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Supreme Court Arguments on Idaho’s Abortion Ban: 5 Takeaways

U.S.Supreme Court Arguments on Idaho’s Abortion Ban: 5 Takeaways

The abortion case before the Supreme Court on Wednesday featured vigorous questioning and comments, particularly by the three liberal justices. At issue is whether Idaho’s near-total ban on abortion is so strict that it violates a federal law requiring emergency care for any patient, including providing abortions for pregnant women in dire situations.

A ruling could reverberate beyond Idaho, to at least half a dozen other states that have similarly restrictive bans.

The implications of the case could also extend beyond abortion, including whether states can legally restrict other types of emergency medical care and whether the federal law opens the door for claims of fetal personhood.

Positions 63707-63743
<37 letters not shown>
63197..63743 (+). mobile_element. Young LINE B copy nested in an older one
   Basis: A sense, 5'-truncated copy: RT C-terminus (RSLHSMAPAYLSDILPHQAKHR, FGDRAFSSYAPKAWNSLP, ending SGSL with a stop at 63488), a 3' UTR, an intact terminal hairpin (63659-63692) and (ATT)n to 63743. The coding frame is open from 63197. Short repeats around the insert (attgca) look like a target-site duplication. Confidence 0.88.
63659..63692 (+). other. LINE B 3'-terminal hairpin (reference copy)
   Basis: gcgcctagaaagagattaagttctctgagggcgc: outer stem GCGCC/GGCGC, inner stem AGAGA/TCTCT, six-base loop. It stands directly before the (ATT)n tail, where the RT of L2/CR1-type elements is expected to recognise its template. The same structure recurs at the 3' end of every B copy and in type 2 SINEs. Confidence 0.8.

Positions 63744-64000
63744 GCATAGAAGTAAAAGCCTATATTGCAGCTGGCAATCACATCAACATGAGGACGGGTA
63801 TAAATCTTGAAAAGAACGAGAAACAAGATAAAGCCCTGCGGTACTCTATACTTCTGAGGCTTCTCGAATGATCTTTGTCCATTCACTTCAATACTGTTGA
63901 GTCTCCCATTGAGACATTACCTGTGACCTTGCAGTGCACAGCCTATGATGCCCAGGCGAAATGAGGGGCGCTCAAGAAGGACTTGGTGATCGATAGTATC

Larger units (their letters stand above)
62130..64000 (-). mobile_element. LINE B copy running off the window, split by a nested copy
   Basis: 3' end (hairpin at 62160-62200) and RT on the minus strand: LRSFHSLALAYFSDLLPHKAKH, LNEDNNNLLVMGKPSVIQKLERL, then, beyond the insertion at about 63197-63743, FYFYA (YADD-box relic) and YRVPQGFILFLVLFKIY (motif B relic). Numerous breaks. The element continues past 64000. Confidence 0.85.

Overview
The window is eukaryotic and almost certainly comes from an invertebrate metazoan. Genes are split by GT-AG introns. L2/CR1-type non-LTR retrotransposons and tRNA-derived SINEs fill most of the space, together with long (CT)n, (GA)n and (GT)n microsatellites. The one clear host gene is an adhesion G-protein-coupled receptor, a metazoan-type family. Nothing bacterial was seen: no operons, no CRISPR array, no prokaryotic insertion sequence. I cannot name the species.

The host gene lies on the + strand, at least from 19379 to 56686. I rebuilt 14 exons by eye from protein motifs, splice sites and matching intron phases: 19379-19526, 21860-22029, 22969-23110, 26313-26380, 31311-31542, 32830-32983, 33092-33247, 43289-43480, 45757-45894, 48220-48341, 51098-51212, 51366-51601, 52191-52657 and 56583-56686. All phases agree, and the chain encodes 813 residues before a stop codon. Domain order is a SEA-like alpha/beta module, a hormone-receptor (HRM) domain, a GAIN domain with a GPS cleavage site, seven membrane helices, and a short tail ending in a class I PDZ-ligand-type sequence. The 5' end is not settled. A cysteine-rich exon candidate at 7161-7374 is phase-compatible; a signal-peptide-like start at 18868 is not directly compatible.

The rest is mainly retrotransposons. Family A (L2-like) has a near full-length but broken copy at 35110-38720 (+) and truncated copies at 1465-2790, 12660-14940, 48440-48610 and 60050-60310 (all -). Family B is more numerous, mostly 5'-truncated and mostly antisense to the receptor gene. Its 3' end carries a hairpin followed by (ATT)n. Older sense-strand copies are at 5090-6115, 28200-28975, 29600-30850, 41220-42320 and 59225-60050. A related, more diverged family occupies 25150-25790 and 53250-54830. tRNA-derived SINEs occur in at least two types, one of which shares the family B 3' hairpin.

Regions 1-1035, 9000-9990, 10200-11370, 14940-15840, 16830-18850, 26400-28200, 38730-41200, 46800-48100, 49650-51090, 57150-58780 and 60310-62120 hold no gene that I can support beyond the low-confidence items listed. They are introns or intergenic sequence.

Here are some takeaways:

Idaho’s ban allows abortion to save the life of a pregnant woman, but not to prevent her health from deteriorating. The federal government says it therefore violates the Emergency Medical Treatment and Labor Act, or EMTALA, which was enacted nearly 40 years ago.

EMTALA says that when a patient goes to an emergency room with an urgent medical issue, hospitals must either provide treatment to stabilize the patient or transfer the patient to a medical facility that can, regardless of the patient’s ability to pay. It says that if a state law conflicts with the federal law, the federal law takes precedence.

A lawyer representing Idaho, Joshua Turner, told the Supreme Court that the state does not believe its abortion ban conflicts with the federal law. He said the ban allows emergency departments to provide abortions if a pregnant woman has a medical problem that is likely to lead to her death, not just if she is facing imminent death.


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